Also, ask for help from a close friend or family member who will listen as you share your breakup story. When someone listens to your heart, hears your pain and witnesses your sorrow, it can be life-changing.

I’ll never forget how my good friend Andy helped release a deeper level of sadness in me from a devastating breakup. One night after Bible study, we were talking about the guy who’d hurt me. Soon I was a bucket of tears, but my caring friend enveloped me in a comforting hug and held me while I cried. He prayed over me and comforted me. In the arms of a man I knew and trusted I felt sad but safe, and then experienced remarkable relief. His act of genuine brotherly love was a turning point for me that night as the last remnants of grief fell away.

Let yourself be sad. “Sorrow is entirely underrated,” writes Tim Baker in his book Broken. “Sometimes,” he continues, “we feel that crying is showing weakness and that real Christians, if they’re truly saved, would never feel sorrow or cry.” Nothing could be further from the truth. Tears are a cleansing emotional release from a wellspring deep inside of us that need to get out. Tears are part of unblocking our inner stuckness and pain. “It is as if we have to cry so the pain has somewhere to go, and that somewhere is out of us,” says Baker.

Remember that even Jesus wept when He arrived on the scene where His dear friend Lazarus had been buried (John 11:35). He cried even though He knew Lazarus would rise again in mere moments! If Jesus grieved a loss which would soon be reversed, certainly we can give ourselves permission to grieve our losses as well.

Whether you cry alone or in the company of a trusted friend, the Lord knows and cares about your heartaches: “You keep track of all my sorrows. You have collected all my tears in your bottle. You have recorded each one in your book” (Psalm 56:8, NLT).

What do you need to release today? Will you release the pain, release control, release your need to be right, release the other person from what he or she did to you — or didn’t?

Recognize what you’ve lost and what remains. It can be helpful to make a list of your losses. Beyond losing a significant love relationship, you may have also lost companionship and friendship, affection, hopes and dreams for the future, trust, control, self-respect or self-esteem. While working through loss can be devastatingly difficult, it’s comforting to know that God redeems loss and pain and heals the heart to love again. The word redeem means “to trade in, exchange or transfer.” God excels at converting heartache to healing, and redeeming things that have been tossed away into something worthy and wonderful.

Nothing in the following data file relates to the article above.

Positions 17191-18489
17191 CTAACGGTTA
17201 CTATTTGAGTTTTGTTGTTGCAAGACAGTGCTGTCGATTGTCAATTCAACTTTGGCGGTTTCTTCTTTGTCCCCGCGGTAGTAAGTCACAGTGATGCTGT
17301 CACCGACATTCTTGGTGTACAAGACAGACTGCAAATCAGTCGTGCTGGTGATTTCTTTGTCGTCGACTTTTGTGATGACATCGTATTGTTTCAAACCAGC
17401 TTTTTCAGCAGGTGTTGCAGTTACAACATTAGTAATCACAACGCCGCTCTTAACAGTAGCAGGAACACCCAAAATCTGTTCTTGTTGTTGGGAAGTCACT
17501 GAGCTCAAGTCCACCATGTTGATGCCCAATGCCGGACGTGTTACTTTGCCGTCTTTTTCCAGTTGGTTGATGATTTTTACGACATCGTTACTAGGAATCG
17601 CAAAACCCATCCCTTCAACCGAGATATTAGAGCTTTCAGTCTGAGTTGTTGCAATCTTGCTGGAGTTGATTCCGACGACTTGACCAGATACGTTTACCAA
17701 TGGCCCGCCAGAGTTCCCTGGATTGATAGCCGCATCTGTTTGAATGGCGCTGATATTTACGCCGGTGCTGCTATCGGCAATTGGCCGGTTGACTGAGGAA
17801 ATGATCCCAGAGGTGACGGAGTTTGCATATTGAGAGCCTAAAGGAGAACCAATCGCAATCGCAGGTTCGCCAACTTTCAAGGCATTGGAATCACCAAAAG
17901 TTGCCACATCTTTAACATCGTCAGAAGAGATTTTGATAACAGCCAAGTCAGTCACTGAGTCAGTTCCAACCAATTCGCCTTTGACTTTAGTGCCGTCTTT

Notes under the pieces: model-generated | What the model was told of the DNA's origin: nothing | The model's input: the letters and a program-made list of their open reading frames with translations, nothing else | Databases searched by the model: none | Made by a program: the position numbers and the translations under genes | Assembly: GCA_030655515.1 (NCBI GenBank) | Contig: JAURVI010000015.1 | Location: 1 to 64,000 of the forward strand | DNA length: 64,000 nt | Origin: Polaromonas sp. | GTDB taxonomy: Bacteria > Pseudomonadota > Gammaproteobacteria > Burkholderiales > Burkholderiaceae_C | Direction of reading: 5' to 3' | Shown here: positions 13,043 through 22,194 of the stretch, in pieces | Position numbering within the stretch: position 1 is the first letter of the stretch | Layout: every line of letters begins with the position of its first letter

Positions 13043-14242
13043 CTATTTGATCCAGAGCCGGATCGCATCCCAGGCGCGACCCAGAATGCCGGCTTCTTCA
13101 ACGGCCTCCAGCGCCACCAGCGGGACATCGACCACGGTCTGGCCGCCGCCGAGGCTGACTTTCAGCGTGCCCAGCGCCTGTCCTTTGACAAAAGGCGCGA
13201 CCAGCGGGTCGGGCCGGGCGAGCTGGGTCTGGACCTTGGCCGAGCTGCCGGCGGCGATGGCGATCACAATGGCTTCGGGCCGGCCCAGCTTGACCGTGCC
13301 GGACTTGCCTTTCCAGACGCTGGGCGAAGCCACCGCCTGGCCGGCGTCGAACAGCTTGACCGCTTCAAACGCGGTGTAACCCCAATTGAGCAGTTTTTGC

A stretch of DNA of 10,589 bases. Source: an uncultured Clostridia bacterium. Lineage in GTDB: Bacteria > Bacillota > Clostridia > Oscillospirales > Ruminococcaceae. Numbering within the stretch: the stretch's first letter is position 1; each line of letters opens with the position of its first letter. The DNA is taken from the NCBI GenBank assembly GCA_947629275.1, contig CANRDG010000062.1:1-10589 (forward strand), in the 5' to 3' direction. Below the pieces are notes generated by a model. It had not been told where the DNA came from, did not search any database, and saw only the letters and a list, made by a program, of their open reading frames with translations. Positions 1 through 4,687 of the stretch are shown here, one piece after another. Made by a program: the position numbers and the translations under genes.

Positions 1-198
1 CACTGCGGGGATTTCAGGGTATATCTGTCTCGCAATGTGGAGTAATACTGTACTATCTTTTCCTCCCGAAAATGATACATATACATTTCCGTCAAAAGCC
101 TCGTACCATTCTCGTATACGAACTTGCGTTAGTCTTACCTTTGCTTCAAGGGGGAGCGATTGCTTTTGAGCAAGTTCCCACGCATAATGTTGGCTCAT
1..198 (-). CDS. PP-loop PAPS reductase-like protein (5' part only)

Think about what remains and make a list of those things, too. Whatever your list includes, know that God’s love goes on. He cares, He comforts, and He is near to those who hurt. “The Lord is close to the brokenhearted and saves those who are crushed in spirit” (Psalm 34:18).

Dig into God’s Word. The Psalms offer a great example of being honest with God about pain, but also acknowledging that He is still faithful. Psalmists often cried out to God with disappointment, sadness, longings and doubt. Yet they would soon remember God’s goodness in bringing them through their trials. The psalmist wasn’t afraid to express how he really felt, yet found, in the “but God” moments, a transition from tears to trust, from sorrow to celebration, or from heartbreak to hope.

In Psalm 13:2, for instance, David laments, “How long must I wrestle with my thoughts and every day have sorrow in my heart? How long will my enemy triumph over me?” Then later says, “But I trust in your unfailing love; my heart rejoices in your salvation. I will sing to the Lord, for he has been good to me” (Psalm 13:5–6, emphasis mine).

Psalm71 reveals the anguish of someone in dire need: “Be not far from me, O God; come quickly, O my God, to help me” (Psalm71:12). The writer then finds hope and praises God: “But as for me, I will always have hope; I will praise you more and more” (v. 14, emphasis mine).

Pray. The most important thing you can do to heal your broken heart is to pray. It doesn’t have to include elaborate words; it can be simple and heartfelt — as if you were talking to a friend, because indeed you are. Prayer changes things — and it changes us. Whether you pray alone, with friends or with a prayer partner, talking and listening to God in a holy dialogue is essential to healing.

No matter what your circumstances, prayer is powerful. In Psalm 4:1, David said, “Answer me when I call to you, O my righteous God. Give me relief from my distress; be merciful to me and hear my prayer.” We know that God hears our prayers and answers with what is best — in His way and in His time.

Later, when David was afraid because he was being chased by King Saul who wanted to kill him, he prayed intensely and often. When God answered his prayers, he was a happy man! “I sought the Lord, and he answered me; he delivered me from all my fears” (Psalm 34:4). Not only was he joyful, he overcame and went on to extol many of God’s good qualities in the rest of the verse.

Grieving losses is difficult, sometimes gut-wrenchingly hard, but you can get through it. As night falls and darkness settles in your heart-healing journey, you may feel afraid to walk on. But take heart. Grieving, like night time, will not last forever. Remember, you’re just passing through on your way to better days. Much better days.

Prayer by prayer and moment by moment, healing comes. With the light of Christ to illuminate the way, things begin to change, or you change, or both. You start to reorient your life around other events, places or people, and in time you return to a happier version of yourself with less sadness and more joy.

Keep on. For as you process and release the heartaches of today, you come closer to the goodness, freedom and hope of tomorrow.

Taken from When Love Ends and the Ice Cream Carton Is Empty Copyright (c) 2010 by Jackie M. Johnson. Published by Moody Publishers, Chicago, IL. Used by permission.